Second Line / Street Beats
is Second Line?
Have you ever been asked to play a "second line" beat
on a particular song? I know I have. Usually I cringe and realize
that, although I basically think it involves a marching style
on the snare drum, I really don't have a clue as to what to play.
Luckily my experience and musicality got me by for many years.
I learned how to fake things "very" well. :)
I asked around a bit and was surprised to learn that the history
of second line is a bit cloudy. Nobody can seem to agree on how
it evolved. I heard stories about there being a line of musicians
and staff that marched behind the mourners (second line) at a
funeral parade in New Orleans. Apparently the musicians would
play funeral marches on the way to the funeral and more livelier
pieces on the return home. Some would say that it's a secondary
rhythm section (second line) that answers the calls of a "first-line"
rhythm section in a New Orleans Mardi Gras parade. The first line
would play a rhythm and the "second line" would respond
to it. Others will tell you that it's just something that comes
from New Orleans music and involves a marching snare rhythm. They'll
admit that they don't know where it comes from but they're quick
to show you an example of how they think it's played.
drum lessons, tips, and more!
on who you ask, you're sure to get some very interesting answers.
I think the most important thing is; What are we supposed to play
when someone asks us to play a "second-line" rhythm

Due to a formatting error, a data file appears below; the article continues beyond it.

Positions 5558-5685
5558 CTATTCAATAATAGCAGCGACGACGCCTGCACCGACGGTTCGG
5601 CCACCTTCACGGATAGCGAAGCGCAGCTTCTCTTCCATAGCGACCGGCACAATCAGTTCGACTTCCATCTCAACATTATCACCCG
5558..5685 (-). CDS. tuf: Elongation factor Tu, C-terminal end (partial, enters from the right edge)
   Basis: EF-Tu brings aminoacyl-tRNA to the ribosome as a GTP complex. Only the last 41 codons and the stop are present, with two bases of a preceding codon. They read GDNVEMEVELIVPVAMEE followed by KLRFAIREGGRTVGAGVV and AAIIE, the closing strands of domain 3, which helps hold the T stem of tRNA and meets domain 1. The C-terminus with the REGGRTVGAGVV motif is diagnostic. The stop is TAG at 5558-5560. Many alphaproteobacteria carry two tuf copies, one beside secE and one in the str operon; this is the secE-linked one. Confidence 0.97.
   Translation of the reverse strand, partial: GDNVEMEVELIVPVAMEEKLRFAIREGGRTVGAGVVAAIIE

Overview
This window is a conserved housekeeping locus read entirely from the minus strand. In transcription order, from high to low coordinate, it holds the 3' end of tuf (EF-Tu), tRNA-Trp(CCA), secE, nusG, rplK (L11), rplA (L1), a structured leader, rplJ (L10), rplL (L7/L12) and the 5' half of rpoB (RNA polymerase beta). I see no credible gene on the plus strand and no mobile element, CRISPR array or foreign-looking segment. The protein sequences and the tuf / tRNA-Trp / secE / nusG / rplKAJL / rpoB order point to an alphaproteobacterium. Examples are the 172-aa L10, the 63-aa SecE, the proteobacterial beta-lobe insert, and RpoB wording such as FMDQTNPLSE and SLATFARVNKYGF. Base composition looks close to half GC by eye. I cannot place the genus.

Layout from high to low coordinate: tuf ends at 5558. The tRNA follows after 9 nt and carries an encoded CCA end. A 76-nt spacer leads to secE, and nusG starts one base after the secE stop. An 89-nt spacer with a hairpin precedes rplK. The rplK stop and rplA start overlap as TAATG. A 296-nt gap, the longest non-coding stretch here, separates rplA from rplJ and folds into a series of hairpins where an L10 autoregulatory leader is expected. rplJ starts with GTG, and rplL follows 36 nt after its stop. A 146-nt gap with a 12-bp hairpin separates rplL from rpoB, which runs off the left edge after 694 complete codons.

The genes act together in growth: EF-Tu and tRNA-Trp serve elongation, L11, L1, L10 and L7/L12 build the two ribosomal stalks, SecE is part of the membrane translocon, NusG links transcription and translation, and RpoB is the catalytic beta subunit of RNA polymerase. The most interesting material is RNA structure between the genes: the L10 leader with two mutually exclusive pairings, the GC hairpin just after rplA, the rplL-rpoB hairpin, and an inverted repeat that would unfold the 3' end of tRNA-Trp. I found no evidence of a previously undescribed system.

or a second line funk beat? From a little research, here's what
I've learned so far about second line drumming:
Second line drumming is associated with the city of New Orleans.
It seems to have originated there and developed in many forms
through the years.
Second line drumming involves simple cadence type (marching) snare
Drummers like Zigaboo Modeliste and Johnny Vidacovich mixed second
line with syncopated funk, developing a style called "second-line
funk drumming". This style was popularized in many famous
bands that came from New Orleans like the Meters (see below).
Second line drumming often involves a 3/2 son clave not disimiliar
to the Bo
Diddley beat although it doesn't necessarily always follow
Second line beats are also called "Street Beats".
after reading up on things and listening to a handful of second
line drummers, I've determined that although there are a lot of
variations of second line you can play, most follow a specific
feel and style. The best way to get started would be to play a
simple Bo Diddley beat, mixing in an occasional double stroke
roll at the beginning or end of the phrase. Play the bass drum
with the accents or simply play "4 on the floor" (straight
quarter notes). Listen to some of the examples below and check
out the other resources listed.
New Orleans Jazz and Second Line Drumming Book and Cd - by Herlin
Riley and Johnny Vidacovich
Street Beats - Modern Applications
Drumming - Johnny Vidacovich, Herlin Riley, Earl Palmer &
Herman Ernest - DCI
Tommy Igoe - Video
sample, 2nd line variation (online - DrummerWorld.com)
Orleans Second Line Drumming - Street
Parade (online - YouTube.com)
Vidacovich - Going
between Jazz and Second Line (online - DrummerWorld.com)
Second Line Drummers:
- The Meters (original drummer)
Johnny Vidacovich - Astral Project
Moore - Galactic
Ricky Sebastian - http://www.strdigital.com/ricseb.htm
Earl Palmer - Big on the NOLA recording scene in the 50's. Little
Richard, Fats Domino, etc.
see more here.
I hope this
has been helpful and that you have a little more insight now into
second line drumming. We will be adding more to this page as time
goes on. We invite everyone to submit their comments, media, or
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